Meet UNMC New Investigator R. Lee Mosley, Ph.D.

April 05, 2011

UNMC researcher R. Lee Mosley, Ph.D., answers questions about his work, life and interests.

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Lee Mosley, Ph.D.
NOTE: This profile is part of a series highlighting the 24 researchers who will be honored at a May 2 ceremony for UNMC's 2010 Scientist Laureate, Distinguished Scientist and New Investigator award recipients.

  • Name: R. Lee Mosley, Ph.D.
  • Title: associate professor of pharmacology and experimental neuroscience
  • Joined UNMC: August 1998
  • Hometown: Midwest City, Okla.

Describe your research in laymen's terms.

Parkinson's disease is caused from the death of neurons that regulate movement; however, why these neurons preferentially die is unknown. Inflammation and misfolded proteins are thought to play pivotal roles in the death of those neurons. We have found that different types of immune system T cells can either dampen or amplify these inflammatory responses, which in turn, decrease or increase neuronal death. Our research focuses on how these T cells participate to increase or decrease inflammation and the death of the neurons associated with Parkinson's disease.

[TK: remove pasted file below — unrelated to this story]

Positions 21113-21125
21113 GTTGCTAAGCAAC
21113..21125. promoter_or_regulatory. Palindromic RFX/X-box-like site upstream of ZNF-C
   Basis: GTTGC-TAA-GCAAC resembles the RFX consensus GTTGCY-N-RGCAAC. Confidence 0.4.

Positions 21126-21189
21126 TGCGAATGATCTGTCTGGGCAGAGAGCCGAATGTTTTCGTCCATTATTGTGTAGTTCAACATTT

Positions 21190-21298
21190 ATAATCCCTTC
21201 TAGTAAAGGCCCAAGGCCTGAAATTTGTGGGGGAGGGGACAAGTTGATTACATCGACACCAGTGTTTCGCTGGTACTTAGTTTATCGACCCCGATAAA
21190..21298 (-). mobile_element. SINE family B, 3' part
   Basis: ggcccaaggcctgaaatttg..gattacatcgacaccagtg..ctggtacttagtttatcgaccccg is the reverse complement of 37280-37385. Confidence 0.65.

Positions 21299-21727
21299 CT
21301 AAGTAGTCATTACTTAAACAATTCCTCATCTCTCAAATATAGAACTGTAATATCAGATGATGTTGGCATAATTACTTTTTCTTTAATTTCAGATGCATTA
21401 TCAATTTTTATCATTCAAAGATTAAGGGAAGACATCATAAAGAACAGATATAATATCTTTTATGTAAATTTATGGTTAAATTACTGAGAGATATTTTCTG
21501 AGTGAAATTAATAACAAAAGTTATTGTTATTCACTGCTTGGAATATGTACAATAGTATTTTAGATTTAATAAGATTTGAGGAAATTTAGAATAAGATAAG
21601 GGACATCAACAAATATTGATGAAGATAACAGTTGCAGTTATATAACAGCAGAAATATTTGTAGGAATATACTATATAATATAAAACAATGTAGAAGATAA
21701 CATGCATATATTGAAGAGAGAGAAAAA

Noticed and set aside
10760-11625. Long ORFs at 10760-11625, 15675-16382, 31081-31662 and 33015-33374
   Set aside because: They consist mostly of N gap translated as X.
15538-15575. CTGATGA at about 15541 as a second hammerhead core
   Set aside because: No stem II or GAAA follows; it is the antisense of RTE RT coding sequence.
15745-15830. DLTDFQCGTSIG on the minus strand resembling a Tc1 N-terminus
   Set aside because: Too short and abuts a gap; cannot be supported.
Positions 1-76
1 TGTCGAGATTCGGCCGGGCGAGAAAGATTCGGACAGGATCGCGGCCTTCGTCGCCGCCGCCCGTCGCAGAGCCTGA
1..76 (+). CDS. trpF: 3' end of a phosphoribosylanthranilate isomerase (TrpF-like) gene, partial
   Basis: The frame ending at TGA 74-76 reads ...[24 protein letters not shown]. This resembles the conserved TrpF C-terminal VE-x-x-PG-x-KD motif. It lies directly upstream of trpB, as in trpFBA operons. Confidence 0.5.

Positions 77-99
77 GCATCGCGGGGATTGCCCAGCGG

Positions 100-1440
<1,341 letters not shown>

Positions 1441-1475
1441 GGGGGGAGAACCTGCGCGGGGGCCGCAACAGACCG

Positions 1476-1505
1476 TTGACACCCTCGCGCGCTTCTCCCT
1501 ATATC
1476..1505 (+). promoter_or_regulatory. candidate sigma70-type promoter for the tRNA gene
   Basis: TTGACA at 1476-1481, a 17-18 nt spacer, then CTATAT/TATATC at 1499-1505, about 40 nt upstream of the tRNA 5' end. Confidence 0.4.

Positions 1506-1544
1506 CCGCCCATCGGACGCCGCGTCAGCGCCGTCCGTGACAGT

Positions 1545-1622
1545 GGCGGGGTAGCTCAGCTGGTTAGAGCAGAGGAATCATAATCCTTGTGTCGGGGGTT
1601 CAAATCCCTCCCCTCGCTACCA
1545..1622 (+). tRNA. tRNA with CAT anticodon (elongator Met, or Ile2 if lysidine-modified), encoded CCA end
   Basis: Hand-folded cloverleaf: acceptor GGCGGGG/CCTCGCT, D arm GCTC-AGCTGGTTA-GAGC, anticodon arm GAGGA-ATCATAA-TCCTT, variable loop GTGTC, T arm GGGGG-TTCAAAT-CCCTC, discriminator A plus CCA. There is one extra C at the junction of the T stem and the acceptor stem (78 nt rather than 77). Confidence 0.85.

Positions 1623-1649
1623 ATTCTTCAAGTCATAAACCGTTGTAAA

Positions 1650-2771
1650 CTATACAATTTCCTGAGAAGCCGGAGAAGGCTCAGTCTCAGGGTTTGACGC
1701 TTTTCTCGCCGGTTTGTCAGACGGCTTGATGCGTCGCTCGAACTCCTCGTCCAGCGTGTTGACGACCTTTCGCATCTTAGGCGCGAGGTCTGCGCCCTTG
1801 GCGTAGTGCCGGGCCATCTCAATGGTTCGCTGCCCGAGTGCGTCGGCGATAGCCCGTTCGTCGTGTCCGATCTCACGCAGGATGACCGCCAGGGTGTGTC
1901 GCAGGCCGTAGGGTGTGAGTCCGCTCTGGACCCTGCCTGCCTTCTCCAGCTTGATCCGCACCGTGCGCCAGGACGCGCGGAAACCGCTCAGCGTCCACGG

How does your research contribute to science and/or health care?

Our research attempts to delineate critical immune mechanisms that are important to Parkinson's disease progression. The ultimate goal is to use these mechanisms to develop therapeutic vaccines or treatments that act in the brain to control inflammatory responses, clear misfolded proteins and protect neurons that are otherwise destined to die in Parkinson's disease patients.

Name someone at UNMC who provides vital contributions to your success and briefly describe how they help you.

Howard Gendelman, M.D., Larson Professor of Internal Medicine and Infectious Diseases and chairman of the department of pharmacology and experimental neuroscience, has been instrumental, not only as a mentor who believed in my scientific potential and helped to establish my career, but also as a perceptive collaborator.

List three things few people know about you.

  • I married my junior high sweetheart. We have been married for 34 years, but have been a couple for 42 years.
  • I wore the "tools of ignorance" playing baseball in the hot Oklahoma summers of my youth.
  • I began college on a music scholarship before seeing the light and switching to science.

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